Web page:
In 2015, I learned to live

Ghost stance
Incarnating

2015 was like a new birth for me. This time around I felt every inch of being squeezed out a new birth canal. I entered 2015 on the verge of leaving, which you can read about here. Honestly, on that cold and lonely cliff-edge of early January 2015, lying in bed, when I spoke a commitment to stay, I did not know what I doing. Through the lens of a year lived, I can see what it was I decided to stay for, and more importantly what steps I had to take to realize that commitment.

When, by early March, I was not feeling better, all I remembered was the message that “if I choose to stay, I will have lots of help.” So I asked for help and the response, no matter what the situation, was loud and clear throughout the whole year. In short, I have never CONSCIOUSLY incarnated. I was fully incarnate when I was born, but I came in that way! As I grew up, soaked in the indoctrination of both wise, and unwise adults, I slowly disconnected from that “original completeness,” into a no-man’s-land of being neither here, nor there. At this crossroads of life and death, it was time to remember who I am, and fully occupy this body. It was time to come home.

Scan

Gazing into my own eyes, I could see an old soul in a newly occupied body, giddy with the infatuation of first love. This was energy incarnate; spirit unleashed in flesh; form with function; fecundity and frivolity; a relationship between body and soul in its original uncorrupt form. It was time to forget about occupying wall street, or town hall…it was time to occupy this temple-body, and to come home to the here and now.

Breath Universe
Architecture of a single breath

The decision to stay, I had to make alone. The ensuing journey was shared with so many helpers: the masterful reiki of Lana Maree Haas; the healing gifts of Dr. Tim Bhakta; the bioenergy work of Tracy Rasmussen that launched this whole endeavor; the music making with Brad Van Wick and Heidi Svoboda; the Dance of 5 Rhythms in Lawrence at Be Moved! and the fire-tending at Stone Dance. Perhaps the spark that lit “learning how to incarnate” was the burning of my prairie in March.

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Buddha in the flames (photo: Steve Smith)
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Dragonheart (photo by Mitch Kauffman)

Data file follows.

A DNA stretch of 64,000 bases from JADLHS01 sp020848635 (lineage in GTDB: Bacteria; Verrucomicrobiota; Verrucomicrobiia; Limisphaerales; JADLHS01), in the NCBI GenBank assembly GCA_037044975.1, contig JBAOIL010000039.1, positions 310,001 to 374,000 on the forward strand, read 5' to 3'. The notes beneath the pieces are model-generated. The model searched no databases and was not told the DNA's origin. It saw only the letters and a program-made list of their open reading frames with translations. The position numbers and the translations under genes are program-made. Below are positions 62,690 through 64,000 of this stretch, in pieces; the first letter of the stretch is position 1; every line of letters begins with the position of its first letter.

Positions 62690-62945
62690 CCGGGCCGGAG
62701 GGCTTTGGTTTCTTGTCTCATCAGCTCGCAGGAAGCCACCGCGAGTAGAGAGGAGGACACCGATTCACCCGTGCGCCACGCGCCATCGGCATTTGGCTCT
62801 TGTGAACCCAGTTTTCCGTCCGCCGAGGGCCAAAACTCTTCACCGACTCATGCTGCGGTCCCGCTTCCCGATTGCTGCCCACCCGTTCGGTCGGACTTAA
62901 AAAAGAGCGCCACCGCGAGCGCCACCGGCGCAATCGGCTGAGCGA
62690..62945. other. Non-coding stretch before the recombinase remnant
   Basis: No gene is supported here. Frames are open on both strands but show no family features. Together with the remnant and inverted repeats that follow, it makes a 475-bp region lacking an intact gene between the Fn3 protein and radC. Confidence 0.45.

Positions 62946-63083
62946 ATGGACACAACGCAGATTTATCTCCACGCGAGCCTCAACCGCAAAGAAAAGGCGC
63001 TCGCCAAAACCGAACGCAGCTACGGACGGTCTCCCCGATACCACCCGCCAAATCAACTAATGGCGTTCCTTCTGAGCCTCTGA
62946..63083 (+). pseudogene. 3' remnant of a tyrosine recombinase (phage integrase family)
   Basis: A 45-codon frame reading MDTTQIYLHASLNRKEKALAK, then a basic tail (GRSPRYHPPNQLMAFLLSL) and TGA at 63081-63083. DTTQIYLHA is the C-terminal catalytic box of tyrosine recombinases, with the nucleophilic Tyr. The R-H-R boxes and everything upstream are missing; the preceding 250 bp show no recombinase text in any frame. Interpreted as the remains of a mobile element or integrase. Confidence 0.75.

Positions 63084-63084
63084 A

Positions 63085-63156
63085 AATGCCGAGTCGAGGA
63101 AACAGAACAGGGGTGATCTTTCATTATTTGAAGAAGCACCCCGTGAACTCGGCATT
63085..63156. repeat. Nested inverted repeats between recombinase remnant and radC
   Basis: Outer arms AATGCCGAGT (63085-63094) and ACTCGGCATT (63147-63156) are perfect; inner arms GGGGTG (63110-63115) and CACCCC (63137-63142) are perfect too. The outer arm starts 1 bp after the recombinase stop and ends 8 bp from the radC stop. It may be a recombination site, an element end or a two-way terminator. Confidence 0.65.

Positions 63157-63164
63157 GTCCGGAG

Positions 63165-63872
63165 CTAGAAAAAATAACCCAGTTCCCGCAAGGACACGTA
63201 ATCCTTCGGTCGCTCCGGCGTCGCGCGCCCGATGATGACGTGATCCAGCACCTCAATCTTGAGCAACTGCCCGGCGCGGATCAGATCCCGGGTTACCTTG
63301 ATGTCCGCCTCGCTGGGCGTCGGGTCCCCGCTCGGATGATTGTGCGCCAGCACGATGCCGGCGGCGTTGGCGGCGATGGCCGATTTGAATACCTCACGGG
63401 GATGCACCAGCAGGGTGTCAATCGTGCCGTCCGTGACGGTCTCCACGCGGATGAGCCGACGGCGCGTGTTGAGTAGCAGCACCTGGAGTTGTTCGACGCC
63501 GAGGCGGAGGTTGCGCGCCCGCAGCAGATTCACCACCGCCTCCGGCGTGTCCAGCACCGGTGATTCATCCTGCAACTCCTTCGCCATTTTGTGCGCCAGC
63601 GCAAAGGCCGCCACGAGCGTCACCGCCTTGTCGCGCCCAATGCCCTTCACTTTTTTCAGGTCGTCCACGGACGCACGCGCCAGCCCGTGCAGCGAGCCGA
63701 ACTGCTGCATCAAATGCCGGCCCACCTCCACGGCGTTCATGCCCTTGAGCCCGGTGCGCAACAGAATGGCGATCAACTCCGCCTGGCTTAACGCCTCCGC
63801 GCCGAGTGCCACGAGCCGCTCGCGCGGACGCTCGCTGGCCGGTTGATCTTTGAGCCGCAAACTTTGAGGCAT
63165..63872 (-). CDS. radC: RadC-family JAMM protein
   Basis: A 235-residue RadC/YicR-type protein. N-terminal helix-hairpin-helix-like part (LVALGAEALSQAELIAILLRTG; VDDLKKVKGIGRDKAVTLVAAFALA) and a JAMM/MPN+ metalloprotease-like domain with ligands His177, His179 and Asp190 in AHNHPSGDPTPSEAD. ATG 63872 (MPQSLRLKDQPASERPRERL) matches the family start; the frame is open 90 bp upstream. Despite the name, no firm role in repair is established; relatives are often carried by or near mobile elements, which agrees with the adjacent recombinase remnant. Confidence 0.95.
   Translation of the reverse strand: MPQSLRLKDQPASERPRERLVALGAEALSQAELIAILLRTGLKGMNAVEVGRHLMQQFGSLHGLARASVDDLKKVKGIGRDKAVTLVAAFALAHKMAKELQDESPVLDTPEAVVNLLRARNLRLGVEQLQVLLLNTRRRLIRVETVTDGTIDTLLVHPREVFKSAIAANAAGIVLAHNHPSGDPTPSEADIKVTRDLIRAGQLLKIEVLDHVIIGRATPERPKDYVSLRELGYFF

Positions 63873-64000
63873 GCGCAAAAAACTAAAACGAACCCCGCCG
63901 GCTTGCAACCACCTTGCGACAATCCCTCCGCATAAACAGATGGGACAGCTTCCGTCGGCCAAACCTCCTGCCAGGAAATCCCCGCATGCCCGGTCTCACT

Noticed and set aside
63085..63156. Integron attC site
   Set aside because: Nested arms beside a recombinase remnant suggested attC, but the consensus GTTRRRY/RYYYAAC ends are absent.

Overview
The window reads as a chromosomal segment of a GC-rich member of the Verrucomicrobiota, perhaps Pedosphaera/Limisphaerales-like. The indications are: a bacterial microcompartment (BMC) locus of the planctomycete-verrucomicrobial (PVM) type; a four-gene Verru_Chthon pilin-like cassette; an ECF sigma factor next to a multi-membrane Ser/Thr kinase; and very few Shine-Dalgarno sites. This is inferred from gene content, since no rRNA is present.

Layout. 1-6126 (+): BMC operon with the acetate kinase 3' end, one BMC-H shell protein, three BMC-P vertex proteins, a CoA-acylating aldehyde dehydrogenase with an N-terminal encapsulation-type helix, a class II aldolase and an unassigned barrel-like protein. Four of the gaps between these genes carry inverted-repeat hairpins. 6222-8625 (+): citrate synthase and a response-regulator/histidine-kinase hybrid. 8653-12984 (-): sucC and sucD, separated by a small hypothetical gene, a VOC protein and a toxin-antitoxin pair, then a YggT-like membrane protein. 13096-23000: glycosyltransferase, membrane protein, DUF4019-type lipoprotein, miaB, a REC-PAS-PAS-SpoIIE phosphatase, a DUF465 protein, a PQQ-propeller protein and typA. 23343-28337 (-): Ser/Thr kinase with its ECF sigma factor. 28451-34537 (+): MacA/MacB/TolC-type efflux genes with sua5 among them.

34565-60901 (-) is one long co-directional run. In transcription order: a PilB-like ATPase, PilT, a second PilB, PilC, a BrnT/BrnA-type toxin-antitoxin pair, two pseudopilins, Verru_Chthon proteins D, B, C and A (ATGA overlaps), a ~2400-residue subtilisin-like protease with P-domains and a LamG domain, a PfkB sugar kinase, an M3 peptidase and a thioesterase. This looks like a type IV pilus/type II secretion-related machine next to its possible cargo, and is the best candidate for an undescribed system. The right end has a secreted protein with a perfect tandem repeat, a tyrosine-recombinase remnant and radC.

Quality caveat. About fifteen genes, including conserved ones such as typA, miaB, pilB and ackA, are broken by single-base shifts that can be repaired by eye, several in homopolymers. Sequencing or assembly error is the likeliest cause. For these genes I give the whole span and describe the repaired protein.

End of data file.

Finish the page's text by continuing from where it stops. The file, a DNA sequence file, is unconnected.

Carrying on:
The first hump was to flat out admit that I didn’t know how to incarnate! I had some clues from the past 10 years of self-healing work, however. To remember why I came here was crucial, and that task is to FEEL. EVERYTHING! Resisting the pain, the dislikes, the challenges and discomfort, made them worse. I’ve learned that choosing to ignore anything along the way just means that it will circle back around, again and again, each time with a higher amplitude, until it gets my attention. So I pay attention. To everything.

There are too many lessons from the year to narrate about, so I’ll just summarize what I gained:

  • Feel without judgment…just feel
  • If I need something ask
  • If I am lost, sit still, listen, and look around
  • The answer is usually in the question
  • Play
  • Dance
  • Move

The final most potent lesson came just last month through TUT, The Universe (Mike Dooley) when the daily message stated:

How about, Paul, no matter the temptation, you no longer think or say, ‘I’m tired,” “I’m hurt,” “I’m angry.” 
Don’t even think or say, “I’m happy.” Instead, whenever the urge arises, think or say, “I choose to be tired, hurt, angry or happy.” And give it a little time. 

Because this is how you become anything, 

The Universe

After years of trying to figure out why things were happening in my life, this simple suggestion showed another way! Trying to constantly figure out why, creates attachment. And attachment makes anything in life harder to let go of. Instead, the message was clear: just act like I choose everything, speak it, and watch how differently reality can unfold. When I started saying: “I choose this pain in my shoulder” it actually began to evaporate.

So I choose life. I choose to be here, to be now. I choose to experience everything I encounter. I choose to engage people (Thank you Z Hall and Salon-360), thoughts and ideas-especially those that differ from my own. I choose to engage my body, and dance with life. I choose to be grateful for 2015, and for the richness of experience and feeling it brought. And today, I choose to be pain and judgment free.